As I outlined a week ago, I was considering the migration of my blog (jmmv's weblog) from Livejournal to Blogger... and I finally did it. Therefore, welcome to the new site!

Before continuing, update your subscriptions! You can find the link to the new Atom feed in the Basics section on the sidebar (don't know how to do RSS yet). And forget about the older site; it will no longer be updated (though the contents will remain there for a long time).

As you can see, the name of the blog has changed to The Julipedia. See this page for more information on its etimology and a bit of history.

How did I do the migration? It was not easy; I was able to automate several things, but ended up doing a lot by hand. Of course, I could have spent a lot of time writing and creating a script that did the whole migration, but it was not worth it. Here is a brief outline of what I had to do:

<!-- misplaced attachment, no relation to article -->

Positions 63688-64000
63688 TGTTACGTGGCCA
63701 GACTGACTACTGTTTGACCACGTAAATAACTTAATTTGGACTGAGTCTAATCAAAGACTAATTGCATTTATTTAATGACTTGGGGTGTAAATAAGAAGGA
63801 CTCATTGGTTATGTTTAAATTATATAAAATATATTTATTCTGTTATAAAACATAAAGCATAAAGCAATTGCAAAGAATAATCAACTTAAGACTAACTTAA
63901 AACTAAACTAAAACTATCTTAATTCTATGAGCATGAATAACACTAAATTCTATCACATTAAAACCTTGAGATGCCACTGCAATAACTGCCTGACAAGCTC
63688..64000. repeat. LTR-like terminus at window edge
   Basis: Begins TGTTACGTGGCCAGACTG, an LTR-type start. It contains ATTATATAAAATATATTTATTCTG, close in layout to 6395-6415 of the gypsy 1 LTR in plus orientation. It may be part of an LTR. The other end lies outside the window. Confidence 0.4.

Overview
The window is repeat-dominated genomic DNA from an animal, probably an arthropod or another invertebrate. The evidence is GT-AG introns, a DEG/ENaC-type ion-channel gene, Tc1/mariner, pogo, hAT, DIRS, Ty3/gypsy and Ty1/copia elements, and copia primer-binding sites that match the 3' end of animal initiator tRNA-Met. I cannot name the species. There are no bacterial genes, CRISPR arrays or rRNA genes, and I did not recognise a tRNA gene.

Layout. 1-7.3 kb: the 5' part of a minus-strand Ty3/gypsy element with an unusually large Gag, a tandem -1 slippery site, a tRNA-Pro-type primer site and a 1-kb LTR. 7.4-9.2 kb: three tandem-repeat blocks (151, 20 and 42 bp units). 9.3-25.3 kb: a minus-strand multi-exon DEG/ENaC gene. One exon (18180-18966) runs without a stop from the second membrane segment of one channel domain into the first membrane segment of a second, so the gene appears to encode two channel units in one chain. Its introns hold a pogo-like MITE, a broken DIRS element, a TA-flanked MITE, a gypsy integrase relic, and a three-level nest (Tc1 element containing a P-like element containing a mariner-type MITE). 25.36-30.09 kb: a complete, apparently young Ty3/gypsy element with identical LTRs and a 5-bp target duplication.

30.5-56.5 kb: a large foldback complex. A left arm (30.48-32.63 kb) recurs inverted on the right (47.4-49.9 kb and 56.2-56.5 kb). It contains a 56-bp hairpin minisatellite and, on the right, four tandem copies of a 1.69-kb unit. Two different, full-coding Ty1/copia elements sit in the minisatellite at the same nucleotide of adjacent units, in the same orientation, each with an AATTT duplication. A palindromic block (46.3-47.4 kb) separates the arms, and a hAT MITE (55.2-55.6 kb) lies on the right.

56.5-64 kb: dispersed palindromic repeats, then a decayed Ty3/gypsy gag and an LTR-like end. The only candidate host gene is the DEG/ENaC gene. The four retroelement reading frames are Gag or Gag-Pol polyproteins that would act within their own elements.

1. I exported all the messages from the old site to XML documents using Livejournal's export utility. This tool works on a month basis, so I had to go month by month (easy).
  2. With the XML files at hand, I created a little XSLT stylesheet that extracted the subject and body parts of each post and converted them to a plain text file with extremely simple delimiters.
  3. Then I created a Perl script that took this plain text file and wrote a pair of files for each post: one holding the subject and one the body, doing some HTML fixes along the way.
  4. With all these little files at hand, I used Blogger's post-by-mail feature to automatically post all my messages (by using a little shell loop and mutt). I will talk about this on another post.
  5. Unfortunately, this did not preserve timestamps, so I manually fixed them all. Big ew: 181 posts to fix by hand.
  6. At last, I migrated all user comments, also by hand. At first, I thought there were very few of them, so it seemed like a painless task. But in the end, there were a lot (which is a good thing :-).
    All my posts were migrated using my account. Posts made by other Livejournal users were migrated by using their user name and link to their blog. Posts made by other people were posted as anonymous.
    I also added a little note on each post with the exact date in which it was originally posted, for archiving reasons.
And that is it. It has not been fun, but it is done. I hope you will enjoy the new site as much as I like it!